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The power of words 

People are not "illegals," and we will not be defining them that way.

Remember when your mom told you, "Sticks and stones may break your bones, but words will never harm you"? She was lying. Just ask those who have been demeaned, over and over and over, by the n-word, if they are black, or by the f-word, if they are gay, or by the c-word or the w-word, if they are female, or by w.t., if they happen to be poor and white and live in a trailer park. I'm going to write those words here for you to look at and ponder, and then I'm never, ever going to write them again, because they're so hideous: nigger, fag, cunt, whore, white trash.

You don't think words hurt? You don't think they have consequences? You don't think they open the doors to dangerous stereotyping and violence and profiling that have an extremely negative impact on our individual and social psychology? How did you just respond to those words? If you laughed or had no reaction, you might want to look at yourself. If you got angry, good. You should have.

Several years ago, Creative Loafing made one of the worst typos you could imagine. In a blurb about a Latino festival, we wrote about how the artists would be "spicing things up" — only, somehow, a "k" was inadvertently typed into the word, turning "spicing" into what looked like an offensive racial slur.

In my editor's note the following week, I apologized for the gaffe and used the opportunity to talk about the power of words: "At Creative Loafing, we strive to use words that are beneficial and sympathetic, not harmful or hateful. Sure, we get snarky with public officials and policies we believe adversely affect our community and world. And we'll rip into an artist who issues an overpriced CD, book, film or theater event that doesn't live up to its hype. That's what we're here for. But the intentional use of language contrived to cause pain is antithetical to our core values."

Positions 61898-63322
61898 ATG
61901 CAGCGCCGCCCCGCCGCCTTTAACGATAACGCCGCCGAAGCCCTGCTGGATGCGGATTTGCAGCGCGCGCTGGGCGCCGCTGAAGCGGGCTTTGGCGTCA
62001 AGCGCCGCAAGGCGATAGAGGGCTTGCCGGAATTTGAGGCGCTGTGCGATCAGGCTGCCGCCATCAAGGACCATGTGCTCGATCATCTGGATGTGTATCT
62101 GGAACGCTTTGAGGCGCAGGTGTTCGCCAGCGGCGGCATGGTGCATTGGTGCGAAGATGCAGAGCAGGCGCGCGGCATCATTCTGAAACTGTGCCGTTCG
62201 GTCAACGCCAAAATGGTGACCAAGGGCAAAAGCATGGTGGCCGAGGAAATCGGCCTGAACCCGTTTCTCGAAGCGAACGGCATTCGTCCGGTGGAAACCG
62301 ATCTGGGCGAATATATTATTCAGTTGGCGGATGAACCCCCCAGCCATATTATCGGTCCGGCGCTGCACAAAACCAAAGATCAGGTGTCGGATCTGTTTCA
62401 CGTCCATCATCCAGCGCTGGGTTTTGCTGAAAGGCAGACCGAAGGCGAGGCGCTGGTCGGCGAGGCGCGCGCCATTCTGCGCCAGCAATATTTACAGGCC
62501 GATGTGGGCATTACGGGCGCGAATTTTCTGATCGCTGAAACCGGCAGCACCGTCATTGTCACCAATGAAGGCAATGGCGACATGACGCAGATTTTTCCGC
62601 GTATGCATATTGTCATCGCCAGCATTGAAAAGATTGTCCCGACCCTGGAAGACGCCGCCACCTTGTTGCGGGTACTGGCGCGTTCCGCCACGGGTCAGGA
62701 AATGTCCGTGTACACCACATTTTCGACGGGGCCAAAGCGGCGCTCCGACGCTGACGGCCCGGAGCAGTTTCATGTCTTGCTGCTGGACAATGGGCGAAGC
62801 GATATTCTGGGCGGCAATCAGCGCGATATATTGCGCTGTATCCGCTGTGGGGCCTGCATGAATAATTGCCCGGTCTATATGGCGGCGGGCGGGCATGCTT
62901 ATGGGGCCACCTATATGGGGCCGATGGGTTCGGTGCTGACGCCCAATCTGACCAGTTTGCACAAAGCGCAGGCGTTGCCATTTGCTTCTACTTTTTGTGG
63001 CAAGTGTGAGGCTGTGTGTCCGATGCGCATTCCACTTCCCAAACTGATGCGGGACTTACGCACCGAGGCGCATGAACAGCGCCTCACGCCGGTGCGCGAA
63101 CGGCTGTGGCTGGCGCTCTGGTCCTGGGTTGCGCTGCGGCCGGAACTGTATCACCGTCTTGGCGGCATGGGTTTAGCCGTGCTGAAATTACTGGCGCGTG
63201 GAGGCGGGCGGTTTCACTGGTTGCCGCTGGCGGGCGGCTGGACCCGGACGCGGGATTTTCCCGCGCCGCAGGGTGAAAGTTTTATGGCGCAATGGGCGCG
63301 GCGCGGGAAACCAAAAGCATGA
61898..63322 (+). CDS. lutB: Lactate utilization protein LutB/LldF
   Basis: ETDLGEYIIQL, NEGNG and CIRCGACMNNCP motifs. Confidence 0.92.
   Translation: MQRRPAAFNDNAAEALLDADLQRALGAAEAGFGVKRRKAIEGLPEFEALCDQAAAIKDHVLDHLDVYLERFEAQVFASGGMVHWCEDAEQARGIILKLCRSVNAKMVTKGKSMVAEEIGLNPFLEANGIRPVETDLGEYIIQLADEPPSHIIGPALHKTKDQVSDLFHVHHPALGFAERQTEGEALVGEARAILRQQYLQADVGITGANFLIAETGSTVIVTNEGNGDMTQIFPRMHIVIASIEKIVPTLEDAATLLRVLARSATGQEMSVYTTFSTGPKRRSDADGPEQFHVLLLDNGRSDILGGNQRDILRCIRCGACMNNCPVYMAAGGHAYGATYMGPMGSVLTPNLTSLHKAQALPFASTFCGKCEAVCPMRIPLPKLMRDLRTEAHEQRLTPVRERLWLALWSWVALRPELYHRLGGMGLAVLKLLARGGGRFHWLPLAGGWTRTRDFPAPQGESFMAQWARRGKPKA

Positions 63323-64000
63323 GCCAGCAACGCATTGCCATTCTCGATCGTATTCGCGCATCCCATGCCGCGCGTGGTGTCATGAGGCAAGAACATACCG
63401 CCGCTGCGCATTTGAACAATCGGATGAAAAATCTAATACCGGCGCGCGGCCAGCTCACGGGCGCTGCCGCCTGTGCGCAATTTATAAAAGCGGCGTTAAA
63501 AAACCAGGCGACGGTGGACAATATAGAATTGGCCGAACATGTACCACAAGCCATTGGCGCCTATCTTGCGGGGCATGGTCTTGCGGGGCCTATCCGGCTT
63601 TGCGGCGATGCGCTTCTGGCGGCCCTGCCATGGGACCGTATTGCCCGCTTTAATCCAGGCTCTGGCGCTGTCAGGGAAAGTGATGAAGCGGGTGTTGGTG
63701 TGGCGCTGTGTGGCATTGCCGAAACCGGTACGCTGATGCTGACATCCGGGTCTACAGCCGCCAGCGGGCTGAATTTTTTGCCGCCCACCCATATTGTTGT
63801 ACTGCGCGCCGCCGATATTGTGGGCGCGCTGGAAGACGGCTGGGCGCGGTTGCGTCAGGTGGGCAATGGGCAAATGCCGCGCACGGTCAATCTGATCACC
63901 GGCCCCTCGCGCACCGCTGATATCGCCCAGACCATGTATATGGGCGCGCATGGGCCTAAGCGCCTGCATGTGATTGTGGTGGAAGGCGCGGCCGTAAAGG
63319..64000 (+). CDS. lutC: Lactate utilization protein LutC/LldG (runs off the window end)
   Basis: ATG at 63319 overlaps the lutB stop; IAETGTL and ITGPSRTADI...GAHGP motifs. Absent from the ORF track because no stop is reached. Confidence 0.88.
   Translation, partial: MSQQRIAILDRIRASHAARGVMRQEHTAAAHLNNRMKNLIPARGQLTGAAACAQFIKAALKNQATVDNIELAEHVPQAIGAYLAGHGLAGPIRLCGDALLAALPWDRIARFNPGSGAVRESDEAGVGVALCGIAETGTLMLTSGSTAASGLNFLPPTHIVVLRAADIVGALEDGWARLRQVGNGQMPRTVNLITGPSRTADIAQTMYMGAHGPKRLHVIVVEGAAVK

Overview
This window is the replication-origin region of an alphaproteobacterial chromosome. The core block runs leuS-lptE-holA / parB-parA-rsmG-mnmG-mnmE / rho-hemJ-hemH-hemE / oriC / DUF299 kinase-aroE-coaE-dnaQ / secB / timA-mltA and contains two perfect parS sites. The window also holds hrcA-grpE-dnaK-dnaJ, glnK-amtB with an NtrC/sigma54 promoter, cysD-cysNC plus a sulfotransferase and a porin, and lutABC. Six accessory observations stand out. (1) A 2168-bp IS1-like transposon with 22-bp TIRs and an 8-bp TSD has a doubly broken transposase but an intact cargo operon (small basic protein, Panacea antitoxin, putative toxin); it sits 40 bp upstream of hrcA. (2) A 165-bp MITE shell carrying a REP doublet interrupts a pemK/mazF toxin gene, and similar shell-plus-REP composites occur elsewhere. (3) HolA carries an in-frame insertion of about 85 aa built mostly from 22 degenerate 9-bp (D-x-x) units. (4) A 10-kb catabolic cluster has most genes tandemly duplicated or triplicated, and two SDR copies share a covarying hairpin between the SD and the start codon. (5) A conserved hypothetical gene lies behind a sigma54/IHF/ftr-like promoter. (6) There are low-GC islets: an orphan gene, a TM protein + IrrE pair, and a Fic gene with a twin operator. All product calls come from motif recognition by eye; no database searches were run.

In October of last year, the Society of Professional Journalists passed a resolution promising to discontinue use of "illegal alien," although the venerable group stopped short of promising not to use "illegal immigrant," suggesting only that it would re-evaluate its implications. After much discussion and contemplation, we at Creative Loafing Charlotte have decided to stop using "illegal" at all times when describing human beings of any status. And we've chosen to make it official by joining the "Drop the 'I' Word" campaign — by taking a pledge not to use the word "illegal." On page 14, news editor Ana McKenzie explains our position, and contributing PunditHouse commentary writer Anthony W. Hager, who disagrees with CL's position, debates her. We hope this will foster more such discussions.

Many things are illegal — murder, rape, driving while impaired, selling drugs — but human beings aren't. Simply living in a country without proper documentation does not make a person any more of an "illegal" than a driver without a license is. People are not "illegals," and Creative Loafing Charlotte will not be defining them that way. We promise.

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Creative Loafing encourages a healthy discussion on its website from all sides of the conversation, but we reserve the right to delete any comments that detract from that. Violence, racism and personal attacks that go beyond the pale will not be tolerated.

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